Stone declines Dem request for interview, invokes Fifth Amendment

Republican operative and longtime Trump ally Roger StoneRoger Jason StoneRoger Stone asks court to delay prison sentence over coronavirus concerns Sunday shows preview: Lawmakers to address alarming spike in coronavirus cases Judge gives Stone an extra 14 days to report to prison MORE is resisting a request for documents and an interview from Democrats on the Senate Judiciary Committee, citing his Fifth Amendment rights.

In a letter released Tuesday by Sen. Dianne FeinsteinDianne Emiel FeinsteinBottom line Filibuster reform gains steam with Democrats Senate panel votes 21-1 to back Justice IG measure over Graham objections MORE (Calif.), the top Democrat on the Judiciary Committee, Stone’s attorney described the document request as “unreasonably broad” in scope and characteristic of a “fishing expedition.”

Grant Smith, the attorney, also wrote that Stone would invoke the Fifth Amendment to avoid sitting for an interview and to protect himself from being ensnared in “ambiguous circumstances.”

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Feinstein initially requested documents from Stone in November 2017 as part of lawmaker efforts to probe any links between President TrumpDonald John TrumpNew Jersey incumbents steamroll progressive challengers in primaries Tucker Carlson ratchets up criticism of Duckworth, calls her a 'coward' Trump on Confederate flag: 'It's freedom of speech' MORE and Russia. The documents requested from Stone include communications between him and WikiLeaks, as well as those with Russian officials and members of the Trump campaign.

Stone indicated in April that he would provide the documents, The Associated Press reported at the time, though he described the request as “approaching absurd” and based on “numerous presumptions.” 

In a Dec. 3 letter made public by Feinstein on Tuesday, Stone ruled out the request.

“Mr. Stone respectfully declines to produce any documents and declines the invitation for an interview,” Smith wrote. “The production of documents that may be responsive to the unreasonably broad scope of the imprecise, fishing expedition, request would unquestionably be a testimonial act protected by the U.S. Constitution.”

Feinstein does not have the power to subpoena Stone in order to compel him to testify before lawmakers or deliver documents. That power would fall to Judiciary Committee Chairman Chuck GrassleyCharles (Chuck) Ernest GrassleyClash looms over next coronavirus relief bill Trump says GOP 'flexible' on convention plans Overnight Defense: House Dems offer M for Army to rename bases | Bill takes aim at money for Trump's border wall | Suspect in custody after shooting at Marine training facility  MORE (R-Iowa).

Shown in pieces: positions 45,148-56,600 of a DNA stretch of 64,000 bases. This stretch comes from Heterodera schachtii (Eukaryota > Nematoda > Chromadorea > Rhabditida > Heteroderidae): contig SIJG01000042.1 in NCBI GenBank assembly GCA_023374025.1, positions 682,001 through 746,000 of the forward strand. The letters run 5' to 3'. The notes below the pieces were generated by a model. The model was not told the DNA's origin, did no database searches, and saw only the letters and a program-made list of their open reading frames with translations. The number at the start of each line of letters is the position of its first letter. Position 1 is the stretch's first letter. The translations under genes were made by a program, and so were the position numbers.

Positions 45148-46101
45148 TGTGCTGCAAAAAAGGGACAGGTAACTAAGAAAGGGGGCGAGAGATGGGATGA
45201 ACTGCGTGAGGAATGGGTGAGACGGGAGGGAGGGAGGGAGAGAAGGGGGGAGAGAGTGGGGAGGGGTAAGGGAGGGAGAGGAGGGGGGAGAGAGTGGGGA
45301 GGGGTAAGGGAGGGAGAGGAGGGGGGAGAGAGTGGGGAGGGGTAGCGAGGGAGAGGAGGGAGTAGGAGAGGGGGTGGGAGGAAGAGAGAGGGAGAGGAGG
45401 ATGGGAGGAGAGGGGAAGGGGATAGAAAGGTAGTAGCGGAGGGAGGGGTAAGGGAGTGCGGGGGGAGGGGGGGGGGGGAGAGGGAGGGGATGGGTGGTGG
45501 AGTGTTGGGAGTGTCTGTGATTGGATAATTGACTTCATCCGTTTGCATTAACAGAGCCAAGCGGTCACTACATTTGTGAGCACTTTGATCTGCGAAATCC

Stone has drawn scrutiny from lawmakers on Capitol Hill and from special counsel Robert MuellerRobert (Bob) MuellerCNN's Toobin warns McCabe is in 'perilous condition' with emboldened Trump CNN anchor rips Trump over Stone while evoking Clinton-Lynch tarmac meeting The Hill's 12:30 Report: New Hampshire fallout MORE as a result of his public pronouncements about WikiLeaks before the 2016 election. Stone appeared to forecast the Hillary ClintonHillary Diane Rodham ClintonSusan Collins signals she won't campaign against Biden Cuccinelli says rule forcing international students to return home will 'encourage schools to reopen' Clinton labels ICE decision on international students 'cruel' and 'unnecessary' MORE document releases by WikiLeaks in the weeks and months before the organization began publishing emails from the account of John Podesta, Clinton's campaign chairman, that have since been tied to a Russian hacking operation.

Mueller appears to be probing whether Stone or any other individuals in Trump’s orbit had advanced knowledge of WikiLeaks’ plans. Stone maintains that he didn’t, and that his tweets and other public statements were based on publicly available information.

Smith also pointed out in the letter to Feinstein that Stone sat for a closed-door interview with the House Intelligence Committee in its now-defunct investigation into Russian interference, a transcript of which is expected to be released by the committee at some point in the near future.

Stone did not immediately respond to a request for comment.